Friday, October 30, 2009
Farfalle with Porcini
Back before we left for Italy I got an e-mail from a friend with the 50 best things to eat in the world and where to eat them. One of the places listed Coco Lezzone in Florence, which the article (from The Guardian) said had the best down home Tuscan comfort food. Or something to that effect. I took note, and when we got to Florence, we looked it up. It was right around the block from our house, stuck in a tiny alleyway.
There was no sign, just a posted menu. It was a very traditional restaurant with long tables and home-style cooking. We had the juiciest arista di miale (pork roast) along with a pasta di funghi.
This is the pasta with porcini at Florence's Coco Lezzone. As I was eating it, I said several times, "This is delicious! Wait until you taste this! It's really delicious!" After I passed the plate to Chris, he took a bite and said, "This is delicious!" There's no other way to describe it.
It's the best version of pasta with porcini we've ever tasted, simplicity itself. This dish is a great example of how Tuscans use seasonal ingredients in the most direct way. Many versions are made with cream, but it's really not necessary. Florentines don't put Parmesan on porcini because it is too strong and overwhelms the delicate woodsy flavor, so serve it as is.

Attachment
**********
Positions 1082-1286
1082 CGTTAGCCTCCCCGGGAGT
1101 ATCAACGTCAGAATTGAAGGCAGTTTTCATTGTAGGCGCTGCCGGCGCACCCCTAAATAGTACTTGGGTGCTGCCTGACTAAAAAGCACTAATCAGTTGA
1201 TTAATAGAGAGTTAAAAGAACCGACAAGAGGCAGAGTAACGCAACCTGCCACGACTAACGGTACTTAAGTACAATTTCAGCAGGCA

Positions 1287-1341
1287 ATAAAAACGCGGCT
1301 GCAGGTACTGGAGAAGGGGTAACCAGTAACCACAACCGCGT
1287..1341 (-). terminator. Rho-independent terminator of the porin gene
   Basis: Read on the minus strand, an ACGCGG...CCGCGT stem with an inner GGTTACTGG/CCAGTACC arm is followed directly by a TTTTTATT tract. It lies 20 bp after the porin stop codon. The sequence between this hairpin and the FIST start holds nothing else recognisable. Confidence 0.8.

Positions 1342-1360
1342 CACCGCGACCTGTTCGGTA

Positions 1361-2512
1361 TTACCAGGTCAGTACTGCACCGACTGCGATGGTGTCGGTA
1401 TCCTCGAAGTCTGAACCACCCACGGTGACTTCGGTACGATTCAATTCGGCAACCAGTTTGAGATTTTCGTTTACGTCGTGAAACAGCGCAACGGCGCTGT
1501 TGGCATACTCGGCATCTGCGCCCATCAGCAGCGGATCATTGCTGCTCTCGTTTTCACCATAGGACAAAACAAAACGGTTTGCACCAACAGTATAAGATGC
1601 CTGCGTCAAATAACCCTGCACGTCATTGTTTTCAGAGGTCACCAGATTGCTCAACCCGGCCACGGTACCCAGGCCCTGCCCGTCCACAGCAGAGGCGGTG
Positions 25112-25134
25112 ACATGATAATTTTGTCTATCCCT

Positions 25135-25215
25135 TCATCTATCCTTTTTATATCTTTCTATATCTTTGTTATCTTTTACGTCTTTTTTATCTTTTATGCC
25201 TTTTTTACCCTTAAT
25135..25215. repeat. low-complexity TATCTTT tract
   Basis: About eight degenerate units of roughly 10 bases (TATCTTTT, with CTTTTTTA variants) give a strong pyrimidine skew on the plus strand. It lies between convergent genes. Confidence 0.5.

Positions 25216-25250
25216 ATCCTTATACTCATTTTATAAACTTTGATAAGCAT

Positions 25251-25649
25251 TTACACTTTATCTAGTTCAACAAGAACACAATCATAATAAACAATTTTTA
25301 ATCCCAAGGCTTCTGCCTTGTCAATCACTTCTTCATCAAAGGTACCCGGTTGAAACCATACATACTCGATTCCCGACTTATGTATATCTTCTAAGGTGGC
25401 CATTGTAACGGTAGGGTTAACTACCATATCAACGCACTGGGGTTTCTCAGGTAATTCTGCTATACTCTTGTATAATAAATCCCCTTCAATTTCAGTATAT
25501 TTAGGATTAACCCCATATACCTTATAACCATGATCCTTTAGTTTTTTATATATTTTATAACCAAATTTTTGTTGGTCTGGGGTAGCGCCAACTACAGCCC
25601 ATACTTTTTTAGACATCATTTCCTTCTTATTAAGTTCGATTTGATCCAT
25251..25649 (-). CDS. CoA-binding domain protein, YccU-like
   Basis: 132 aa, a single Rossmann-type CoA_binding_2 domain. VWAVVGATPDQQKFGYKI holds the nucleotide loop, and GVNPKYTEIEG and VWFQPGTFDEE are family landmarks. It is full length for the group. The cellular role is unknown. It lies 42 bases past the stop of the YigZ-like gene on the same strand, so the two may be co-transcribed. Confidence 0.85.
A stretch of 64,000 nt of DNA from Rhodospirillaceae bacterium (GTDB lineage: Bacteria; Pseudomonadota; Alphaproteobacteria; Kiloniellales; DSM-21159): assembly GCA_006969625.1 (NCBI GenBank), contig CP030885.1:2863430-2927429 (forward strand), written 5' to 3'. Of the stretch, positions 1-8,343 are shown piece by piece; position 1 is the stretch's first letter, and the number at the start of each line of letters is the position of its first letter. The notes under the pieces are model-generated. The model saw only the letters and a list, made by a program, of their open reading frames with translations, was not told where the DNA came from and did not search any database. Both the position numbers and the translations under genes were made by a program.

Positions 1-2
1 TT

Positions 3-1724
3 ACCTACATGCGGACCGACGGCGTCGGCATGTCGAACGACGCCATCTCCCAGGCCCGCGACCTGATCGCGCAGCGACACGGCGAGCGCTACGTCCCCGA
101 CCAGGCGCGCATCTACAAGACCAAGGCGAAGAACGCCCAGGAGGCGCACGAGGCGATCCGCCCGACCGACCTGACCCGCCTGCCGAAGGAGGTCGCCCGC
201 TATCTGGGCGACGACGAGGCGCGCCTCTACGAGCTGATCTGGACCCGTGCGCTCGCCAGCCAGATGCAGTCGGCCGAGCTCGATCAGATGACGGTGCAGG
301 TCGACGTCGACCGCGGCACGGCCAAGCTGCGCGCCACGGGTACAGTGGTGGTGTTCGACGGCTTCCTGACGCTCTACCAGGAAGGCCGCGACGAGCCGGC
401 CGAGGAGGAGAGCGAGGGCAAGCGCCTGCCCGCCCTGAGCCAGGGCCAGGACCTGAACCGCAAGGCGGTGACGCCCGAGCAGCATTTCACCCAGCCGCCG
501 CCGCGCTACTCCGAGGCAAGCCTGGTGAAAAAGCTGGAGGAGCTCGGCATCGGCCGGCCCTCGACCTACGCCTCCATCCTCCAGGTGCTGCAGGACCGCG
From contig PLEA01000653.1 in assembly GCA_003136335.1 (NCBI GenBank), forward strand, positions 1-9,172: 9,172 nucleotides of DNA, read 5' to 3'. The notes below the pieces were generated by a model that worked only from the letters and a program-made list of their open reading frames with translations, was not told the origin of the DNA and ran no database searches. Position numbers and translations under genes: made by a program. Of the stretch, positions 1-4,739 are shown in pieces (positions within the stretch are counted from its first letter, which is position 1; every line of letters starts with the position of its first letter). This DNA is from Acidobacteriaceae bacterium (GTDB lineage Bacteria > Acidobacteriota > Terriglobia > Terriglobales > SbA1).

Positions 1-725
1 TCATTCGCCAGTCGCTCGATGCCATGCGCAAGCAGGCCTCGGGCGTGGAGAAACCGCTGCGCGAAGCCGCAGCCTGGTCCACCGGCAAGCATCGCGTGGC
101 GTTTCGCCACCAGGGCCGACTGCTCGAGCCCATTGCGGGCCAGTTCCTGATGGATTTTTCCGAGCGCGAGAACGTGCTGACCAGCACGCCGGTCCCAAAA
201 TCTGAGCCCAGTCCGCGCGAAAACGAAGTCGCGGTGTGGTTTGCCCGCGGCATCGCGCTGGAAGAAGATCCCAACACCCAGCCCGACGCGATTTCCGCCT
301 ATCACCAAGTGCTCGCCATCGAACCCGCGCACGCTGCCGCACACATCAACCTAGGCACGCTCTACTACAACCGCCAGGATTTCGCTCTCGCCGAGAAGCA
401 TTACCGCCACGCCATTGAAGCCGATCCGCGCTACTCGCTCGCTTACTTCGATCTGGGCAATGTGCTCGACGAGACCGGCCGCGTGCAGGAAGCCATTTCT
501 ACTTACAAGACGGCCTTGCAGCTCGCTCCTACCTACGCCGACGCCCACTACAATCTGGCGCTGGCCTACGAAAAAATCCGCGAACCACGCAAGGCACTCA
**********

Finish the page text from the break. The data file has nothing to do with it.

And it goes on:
This version is full of buttery mushroom flavor, but it's not heavy. Though I know how impossible it is to come up with fresh porcini (and it's not October, and you can't run down to the San Ambrogio market), this is a recipe you're going to want to save and make when you do get your hands on these delicious fungi.
Farfalle with Porcini
Serves 2 generously
2 nice-sized porcini
a couple of handfuls of farfalle
1/4 cup (more to taste) good unsalted butter
Put on a pot of hot salted water and bring to a rolling boil.
Clean the porcini by rubbing with a damp cloth, trimming the dirtiest parts with a sharp knife. Cut it in 1 inch by 1/2 inch pieces. Melt a good chunk of the most flavorful butter you can find over medium heat in a roomy skillet. Add the porcini and toss. Add the farfalle to the pot and stir. Saute the mushrooms gently until they are soft and tender. Salt to taste. When the pasta is al dente, drain, reserving a little of the pasta water. Add the farfalle to the skillet with the mushrooms with a couple of tablespoons of the water. Cook for a few minutes over low heat, just until the farfalle is covered with butter and the flavors have melded. Add more butter to taste. Serve hot.
The big beautiful mushrooms known as "porcini" in Italy are known as "Steinpilz" in Germany and by the name boletus edulis everywhere. They are rarely found fresh in grocery stores, but are sometimes found in markets near where they grow. In October, they are for sale all over Italy, where they make an important distinction between the ones that grow in their forests and the ones imported from other countries. In the U.S., they grow in the forests under conifers.